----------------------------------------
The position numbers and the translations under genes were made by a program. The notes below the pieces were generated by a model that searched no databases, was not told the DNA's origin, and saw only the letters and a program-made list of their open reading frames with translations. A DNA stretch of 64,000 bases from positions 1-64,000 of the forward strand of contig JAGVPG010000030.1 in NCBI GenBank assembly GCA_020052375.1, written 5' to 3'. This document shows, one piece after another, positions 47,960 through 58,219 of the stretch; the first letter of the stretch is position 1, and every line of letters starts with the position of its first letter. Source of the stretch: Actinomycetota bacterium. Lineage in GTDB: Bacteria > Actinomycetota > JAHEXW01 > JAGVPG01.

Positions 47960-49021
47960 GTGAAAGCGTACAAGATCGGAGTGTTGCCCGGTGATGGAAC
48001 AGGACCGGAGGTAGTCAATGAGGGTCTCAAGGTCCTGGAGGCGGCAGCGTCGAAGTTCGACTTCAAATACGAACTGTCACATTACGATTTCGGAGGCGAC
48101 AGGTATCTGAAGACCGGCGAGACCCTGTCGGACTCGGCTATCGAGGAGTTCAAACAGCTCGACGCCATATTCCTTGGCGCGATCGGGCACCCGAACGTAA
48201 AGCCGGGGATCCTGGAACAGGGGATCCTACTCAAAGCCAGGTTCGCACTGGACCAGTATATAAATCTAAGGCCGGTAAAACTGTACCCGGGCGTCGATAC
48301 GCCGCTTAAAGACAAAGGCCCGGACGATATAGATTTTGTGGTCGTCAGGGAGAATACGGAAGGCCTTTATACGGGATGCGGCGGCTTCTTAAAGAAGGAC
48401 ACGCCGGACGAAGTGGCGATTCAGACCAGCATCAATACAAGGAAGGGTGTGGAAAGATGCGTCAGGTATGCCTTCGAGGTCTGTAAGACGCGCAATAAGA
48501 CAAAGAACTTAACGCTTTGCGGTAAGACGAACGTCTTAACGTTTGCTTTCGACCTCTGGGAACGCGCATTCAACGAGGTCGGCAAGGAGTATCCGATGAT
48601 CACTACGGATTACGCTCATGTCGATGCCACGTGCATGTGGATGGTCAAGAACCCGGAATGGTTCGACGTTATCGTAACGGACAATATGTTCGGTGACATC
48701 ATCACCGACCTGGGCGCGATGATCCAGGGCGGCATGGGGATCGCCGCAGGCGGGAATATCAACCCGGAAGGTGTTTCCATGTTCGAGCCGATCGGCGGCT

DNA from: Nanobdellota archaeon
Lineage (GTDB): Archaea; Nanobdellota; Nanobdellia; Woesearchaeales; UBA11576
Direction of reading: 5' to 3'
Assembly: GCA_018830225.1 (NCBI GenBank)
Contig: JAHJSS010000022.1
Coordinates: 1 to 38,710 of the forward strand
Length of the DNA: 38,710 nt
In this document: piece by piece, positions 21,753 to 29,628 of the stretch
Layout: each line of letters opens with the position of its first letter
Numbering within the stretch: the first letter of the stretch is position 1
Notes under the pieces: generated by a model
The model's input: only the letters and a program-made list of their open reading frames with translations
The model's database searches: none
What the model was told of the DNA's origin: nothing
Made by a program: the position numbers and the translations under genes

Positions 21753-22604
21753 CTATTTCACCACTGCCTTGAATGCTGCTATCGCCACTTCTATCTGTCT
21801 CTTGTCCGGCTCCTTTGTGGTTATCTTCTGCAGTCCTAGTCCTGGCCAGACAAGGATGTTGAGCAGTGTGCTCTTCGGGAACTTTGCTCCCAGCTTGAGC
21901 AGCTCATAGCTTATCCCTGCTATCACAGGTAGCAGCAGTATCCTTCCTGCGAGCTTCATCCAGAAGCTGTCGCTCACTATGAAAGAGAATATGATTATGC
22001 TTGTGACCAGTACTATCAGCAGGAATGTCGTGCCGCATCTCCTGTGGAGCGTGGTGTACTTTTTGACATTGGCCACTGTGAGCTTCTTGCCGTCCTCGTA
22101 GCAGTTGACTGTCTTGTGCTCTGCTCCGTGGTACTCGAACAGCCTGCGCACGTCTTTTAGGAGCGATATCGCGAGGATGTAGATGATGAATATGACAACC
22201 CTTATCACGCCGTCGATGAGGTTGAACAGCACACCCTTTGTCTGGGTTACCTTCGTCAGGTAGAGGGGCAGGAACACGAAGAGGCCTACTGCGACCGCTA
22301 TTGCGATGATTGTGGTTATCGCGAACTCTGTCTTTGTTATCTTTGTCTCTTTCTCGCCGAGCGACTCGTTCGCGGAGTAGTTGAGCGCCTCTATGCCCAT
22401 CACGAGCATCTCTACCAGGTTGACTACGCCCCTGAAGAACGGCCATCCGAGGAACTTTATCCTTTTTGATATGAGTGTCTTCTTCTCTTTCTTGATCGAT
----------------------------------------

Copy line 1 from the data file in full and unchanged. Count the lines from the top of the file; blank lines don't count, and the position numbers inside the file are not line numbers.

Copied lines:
The position numbers and the translations under genes were made by a program. The notes below the pieces were generated by a model that searched no databases, was not told the DNA's origin, and saw only the letters and a program-made list of their open reading frames with translations. A DNA stretch of 64,000 bases from positions 1-64,000 of the forward strand of contig JAGVPG010000030.1 in NCBI GenBank assembly GCA_020052375.1, written 5' to 3'. This document shows, one piece after another, positions 47,960 through 58,219 of the stretch; the first letter of the stretch is position 1, and every line of letters starts with the position of its first letter. Source of the stretch: Actinomycetota bacterium. Lineage in GTDB: Bacteria > Actinomycetota > JAHEXW01 > JAGVPG01.